(ECNS) -- Two ancient shipwrecks were discovered from about 1,500 meters under the sea level in South China Sea, the National Cultural Heritage Administration (NCHA) announced in Sanya, South China’s Hainan province, on Sunday.
The two shipwrecks were first found in October last year, said researchers.
A permanent underwater mapping foundation has been successfully established in the southwest corner of the shipwreck site on Saturday, and the preliminary search and investigation as well as image recording were also carried out, according to the NCHA.
According to Yan Yalin, director of the archaeology department of the NCHA, the two are named as Northwest Continental Slope No. 1 and No. 2 Shipwrecks in South China Sea.
It is estimated that over 100,000 cultural relics from the No. 1 shipwreck were scattered across about a 10,000-square-meter area, mainly porcelains, and parts of it are covered by a 3-odd-meter-thick layer of relics, said Yan.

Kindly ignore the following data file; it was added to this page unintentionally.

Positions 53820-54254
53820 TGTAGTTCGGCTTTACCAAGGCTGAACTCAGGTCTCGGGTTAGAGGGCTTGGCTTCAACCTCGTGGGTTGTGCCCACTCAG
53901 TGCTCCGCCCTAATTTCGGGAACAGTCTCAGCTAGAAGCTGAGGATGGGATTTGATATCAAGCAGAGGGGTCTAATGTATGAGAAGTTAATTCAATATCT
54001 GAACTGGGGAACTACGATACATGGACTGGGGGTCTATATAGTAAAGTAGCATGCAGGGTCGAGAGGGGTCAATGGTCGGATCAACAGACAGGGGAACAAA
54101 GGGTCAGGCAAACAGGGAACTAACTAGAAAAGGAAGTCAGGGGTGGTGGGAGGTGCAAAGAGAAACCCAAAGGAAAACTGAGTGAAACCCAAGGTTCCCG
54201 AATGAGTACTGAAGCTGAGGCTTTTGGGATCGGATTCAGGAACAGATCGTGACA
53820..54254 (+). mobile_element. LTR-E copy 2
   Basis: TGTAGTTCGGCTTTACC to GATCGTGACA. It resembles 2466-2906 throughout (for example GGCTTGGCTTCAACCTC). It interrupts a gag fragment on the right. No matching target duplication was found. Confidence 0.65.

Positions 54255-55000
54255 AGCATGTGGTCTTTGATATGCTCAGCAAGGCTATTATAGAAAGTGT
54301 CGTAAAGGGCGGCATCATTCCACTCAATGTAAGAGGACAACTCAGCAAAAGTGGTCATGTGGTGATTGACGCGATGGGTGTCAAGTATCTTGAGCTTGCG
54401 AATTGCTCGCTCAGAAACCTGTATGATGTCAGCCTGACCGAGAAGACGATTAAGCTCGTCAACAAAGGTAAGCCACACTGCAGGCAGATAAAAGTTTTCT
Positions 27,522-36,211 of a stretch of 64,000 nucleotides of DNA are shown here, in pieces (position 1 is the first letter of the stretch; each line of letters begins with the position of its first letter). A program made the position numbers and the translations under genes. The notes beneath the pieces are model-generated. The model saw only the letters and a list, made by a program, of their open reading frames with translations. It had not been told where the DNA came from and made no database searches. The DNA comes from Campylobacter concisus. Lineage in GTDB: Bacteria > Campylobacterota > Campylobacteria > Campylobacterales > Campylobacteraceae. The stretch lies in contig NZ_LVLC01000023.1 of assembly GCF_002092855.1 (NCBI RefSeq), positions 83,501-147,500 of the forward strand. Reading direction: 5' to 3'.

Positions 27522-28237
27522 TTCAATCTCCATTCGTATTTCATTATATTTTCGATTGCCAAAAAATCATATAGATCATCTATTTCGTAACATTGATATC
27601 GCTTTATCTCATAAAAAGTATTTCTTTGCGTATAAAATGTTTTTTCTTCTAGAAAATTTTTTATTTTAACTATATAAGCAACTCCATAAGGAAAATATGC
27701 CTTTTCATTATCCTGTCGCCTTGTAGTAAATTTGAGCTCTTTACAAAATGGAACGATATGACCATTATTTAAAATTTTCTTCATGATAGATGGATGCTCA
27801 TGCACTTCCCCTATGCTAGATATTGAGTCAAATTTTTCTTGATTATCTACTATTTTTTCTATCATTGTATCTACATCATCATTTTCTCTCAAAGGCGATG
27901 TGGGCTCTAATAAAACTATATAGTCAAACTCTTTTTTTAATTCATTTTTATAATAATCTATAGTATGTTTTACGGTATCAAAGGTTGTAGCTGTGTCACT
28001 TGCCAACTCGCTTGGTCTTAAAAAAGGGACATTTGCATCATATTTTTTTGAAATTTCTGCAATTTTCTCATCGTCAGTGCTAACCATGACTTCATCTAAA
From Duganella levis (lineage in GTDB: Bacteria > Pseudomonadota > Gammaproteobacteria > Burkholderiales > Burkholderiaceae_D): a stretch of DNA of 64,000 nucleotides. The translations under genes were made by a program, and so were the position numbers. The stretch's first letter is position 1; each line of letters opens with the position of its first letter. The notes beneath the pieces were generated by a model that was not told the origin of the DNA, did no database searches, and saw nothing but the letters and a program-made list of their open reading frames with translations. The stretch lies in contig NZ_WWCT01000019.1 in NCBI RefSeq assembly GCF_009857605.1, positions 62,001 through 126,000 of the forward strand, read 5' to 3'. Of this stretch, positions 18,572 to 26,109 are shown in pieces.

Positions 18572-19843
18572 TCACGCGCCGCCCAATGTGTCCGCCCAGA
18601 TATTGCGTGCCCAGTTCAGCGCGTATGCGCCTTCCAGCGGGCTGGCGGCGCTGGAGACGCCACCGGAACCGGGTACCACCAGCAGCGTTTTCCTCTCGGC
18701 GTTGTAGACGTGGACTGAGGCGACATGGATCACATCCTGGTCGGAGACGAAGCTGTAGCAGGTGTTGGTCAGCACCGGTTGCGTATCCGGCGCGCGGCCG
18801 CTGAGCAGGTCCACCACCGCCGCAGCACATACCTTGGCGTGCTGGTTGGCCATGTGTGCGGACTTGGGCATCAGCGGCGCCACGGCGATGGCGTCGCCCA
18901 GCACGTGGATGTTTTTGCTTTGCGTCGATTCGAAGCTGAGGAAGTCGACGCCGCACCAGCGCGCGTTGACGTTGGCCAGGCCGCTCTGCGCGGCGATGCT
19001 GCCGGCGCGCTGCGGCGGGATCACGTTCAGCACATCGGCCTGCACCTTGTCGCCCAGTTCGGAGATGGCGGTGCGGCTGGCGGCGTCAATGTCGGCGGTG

On the No. 2 shipwreck, numerous processed wooden logs are neatly placed, he said, adding that it was a ship to transport cargo to China.
Based on some porcelains salvaged from the sites, the No. 1 shipwreck was probably from reign of Zhengde (1505-21), and the No. 2 was from reign of Hongzhi (1488-1505), said Yan.
"The wrecks are both well-preserved and a large number of relics have been uncovered, which are indicative of their definite age."
According to Tang Wei, director of the archaeological research center of the NCHA, the two ships are of similar age and lie just about 10 nautical miles apart, with one loaded with porcelain exports and the other loaded with wood imported from overseas.
This is the first time for China to discover ancient vessels sailing outbound and returning within the same sea area, which fully demonstrated the significance of the sea route and the booming trade at that time. The relics can help conduct an in-depth study on the two-way exchanges along the Maritime Silk Road in ancient times, Tang added.
With the approval of NCHA, joint efforts between research institutes and a local museum will carry out further archaeological investigations in three phases for about a year.